|From:||Eric Christopherson <rakko@...>|
|Date:||Monday, June 25, 2001, 7:00|
On Mon, Jun 25, 2001 at 02:43:00AM -0400, D Tse wrote:
> >Come to think of it, English --- especially American
> >English --- is rather rich in sounds having common
> >written representations thanks to the "comics".
> > I wonder, do other langs with "comics" traditions
> >such as French or Japanese have similar amounts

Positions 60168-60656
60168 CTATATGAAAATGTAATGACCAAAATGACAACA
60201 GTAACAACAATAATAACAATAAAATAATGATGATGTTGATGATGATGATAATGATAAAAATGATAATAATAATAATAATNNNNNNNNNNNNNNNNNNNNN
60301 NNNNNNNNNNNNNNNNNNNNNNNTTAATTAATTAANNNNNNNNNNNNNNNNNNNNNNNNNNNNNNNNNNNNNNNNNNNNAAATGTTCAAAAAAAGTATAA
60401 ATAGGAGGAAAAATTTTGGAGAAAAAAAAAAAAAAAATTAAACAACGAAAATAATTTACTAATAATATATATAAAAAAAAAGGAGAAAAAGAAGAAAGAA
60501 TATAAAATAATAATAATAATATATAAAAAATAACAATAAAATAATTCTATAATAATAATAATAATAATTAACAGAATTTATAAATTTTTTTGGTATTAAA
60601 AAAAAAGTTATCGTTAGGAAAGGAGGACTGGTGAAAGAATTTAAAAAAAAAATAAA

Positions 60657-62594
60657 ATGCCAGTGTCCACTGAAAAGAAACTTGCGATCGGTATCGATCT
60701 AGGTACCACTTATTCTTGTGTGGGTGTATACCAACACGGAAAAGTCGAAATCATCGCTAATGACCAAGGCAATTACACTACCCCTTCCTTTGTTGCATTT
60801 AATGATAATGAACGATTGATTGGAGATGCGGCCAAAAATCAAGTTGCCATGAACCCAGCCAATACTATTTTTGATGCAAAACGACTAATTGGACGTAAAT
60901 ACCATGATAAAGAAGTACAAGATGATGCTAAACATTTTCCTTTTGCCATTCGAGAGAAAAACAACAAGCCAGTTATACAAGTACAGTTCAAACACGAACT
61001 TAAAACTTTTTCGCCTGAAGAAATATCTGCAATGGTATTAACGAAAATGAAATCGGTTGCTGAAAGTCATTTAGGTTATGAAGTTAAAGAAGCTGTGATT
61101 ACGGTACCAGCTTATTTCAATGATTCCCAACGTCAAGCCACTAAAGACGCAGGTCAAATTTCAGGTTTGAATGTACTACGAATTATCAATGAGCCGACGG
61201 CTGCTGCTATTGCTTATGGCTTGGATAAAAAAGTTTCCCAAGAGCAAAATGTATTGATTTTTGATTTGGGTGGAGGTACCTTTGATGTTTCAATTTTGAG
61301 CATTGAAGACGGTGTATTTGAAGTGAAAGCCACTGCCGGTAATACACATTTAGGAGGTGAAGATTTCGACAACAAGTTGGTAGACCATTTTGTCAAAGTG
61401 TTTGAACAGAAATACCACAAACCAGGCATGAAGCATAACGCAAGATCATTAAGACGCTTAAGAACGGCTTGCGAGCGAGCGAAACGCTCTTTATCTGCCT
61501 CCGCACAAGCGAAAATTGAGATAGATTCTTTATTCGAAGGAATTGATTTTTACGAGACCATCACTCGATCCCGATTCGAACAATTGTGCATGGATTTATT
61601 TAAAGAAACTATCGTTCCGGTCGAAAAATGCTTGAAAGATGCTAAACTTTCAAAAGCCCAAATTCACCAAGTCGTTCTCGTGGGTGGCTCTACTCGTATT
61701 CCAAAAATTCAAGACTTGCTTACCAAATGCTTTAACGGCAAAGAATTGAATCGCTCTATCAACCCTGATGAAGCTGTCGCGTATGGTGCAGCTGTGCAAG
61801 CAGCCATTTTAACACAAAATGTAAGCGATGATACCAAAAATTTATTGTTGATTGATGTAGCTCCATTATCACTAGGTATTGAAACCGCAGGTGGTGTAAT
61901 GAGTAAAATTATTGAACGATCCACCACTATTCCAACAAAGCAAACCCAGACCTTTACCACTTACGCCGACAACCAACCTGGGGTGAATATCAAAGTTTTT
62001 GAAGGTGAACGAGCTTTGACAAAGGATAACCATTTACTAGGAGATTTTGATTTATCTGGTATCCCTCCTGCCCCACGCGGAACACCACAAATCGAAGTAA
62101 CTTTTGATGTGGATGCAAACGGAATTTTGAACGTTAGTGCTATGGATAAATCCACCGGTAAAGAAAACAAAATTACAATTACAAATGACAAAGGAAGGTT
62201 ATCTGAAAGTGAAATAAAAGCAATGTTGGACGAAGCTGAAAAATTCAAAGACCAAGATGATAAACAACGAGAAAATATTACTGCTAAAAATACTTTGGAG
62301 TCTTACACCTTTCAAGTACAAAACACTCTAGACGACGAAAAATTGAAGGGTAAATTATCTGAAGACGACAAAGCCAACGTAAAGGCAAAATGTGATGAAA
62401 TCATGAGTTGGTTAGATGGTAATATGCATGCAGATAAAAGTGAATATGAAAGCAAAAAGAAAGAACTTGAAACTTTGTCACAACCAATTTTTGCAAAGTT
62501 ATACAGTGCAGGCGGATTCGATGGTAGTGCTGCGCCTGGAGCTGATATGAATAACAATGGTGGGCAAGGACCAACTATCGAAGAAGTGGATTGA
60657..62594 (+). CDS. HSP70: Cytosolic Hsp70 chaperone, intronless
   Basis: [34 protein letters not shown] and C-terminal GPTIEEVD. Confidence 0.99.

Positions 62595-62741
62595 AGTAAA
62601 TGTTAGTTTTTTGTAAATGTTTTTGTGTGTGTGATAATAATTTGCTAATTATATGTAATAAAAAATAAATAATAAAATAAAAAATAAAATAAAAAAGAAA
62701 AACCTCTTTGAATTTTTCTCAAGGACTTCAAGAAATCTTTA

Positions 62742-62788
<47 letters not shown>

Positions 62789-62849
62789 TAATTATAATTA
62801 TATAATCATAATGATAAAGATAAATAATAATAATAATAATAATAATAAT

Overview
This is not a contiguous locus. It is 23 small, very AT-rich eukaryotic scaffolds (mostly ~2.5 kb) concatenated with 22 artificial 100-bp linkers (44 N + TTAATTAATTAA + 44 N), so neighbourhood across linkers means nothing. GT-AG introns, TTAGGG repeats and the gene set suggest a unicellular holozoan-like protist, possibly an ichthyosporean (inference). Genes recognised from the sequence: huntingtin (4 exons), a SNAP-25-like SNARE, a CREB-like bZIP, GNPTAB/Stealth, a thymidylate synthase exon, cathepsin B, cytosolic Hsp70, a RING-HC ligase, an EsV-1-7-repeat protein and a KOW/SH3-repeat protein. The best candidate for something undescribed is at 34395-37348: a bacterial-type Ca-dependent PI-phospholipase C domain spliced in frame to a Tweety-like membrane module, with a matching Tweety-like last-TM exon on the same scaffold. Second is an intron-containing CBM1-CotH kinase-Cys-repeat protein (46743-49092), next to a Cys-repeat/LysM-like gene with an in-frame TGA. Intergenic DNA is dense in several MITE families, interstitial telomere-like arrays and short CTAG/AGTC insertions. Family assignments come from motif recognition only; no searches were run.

> >of sounds with graphic represntations?
> Japanese definitely has many of these. I have an entire book with
> onomatopoeic words that not only simulate sounds but feelings ("Nihongo
> Pera Pera!, Millington). These are heavily used in comic books. Examples of
> them are "jin jin" which is apparently the feeling that you get when you
> are about to cry, "kachi kachi" stubborn, hard-headed (you can just hear
> the hardness!), "kyan kyan" yelp of a dog in pain, and a very strange
> one "pokkuri", the sound of suddenly dying.
I've always like <shiku shiku>, used to imitate crying.
Eric Christopherson | Rakko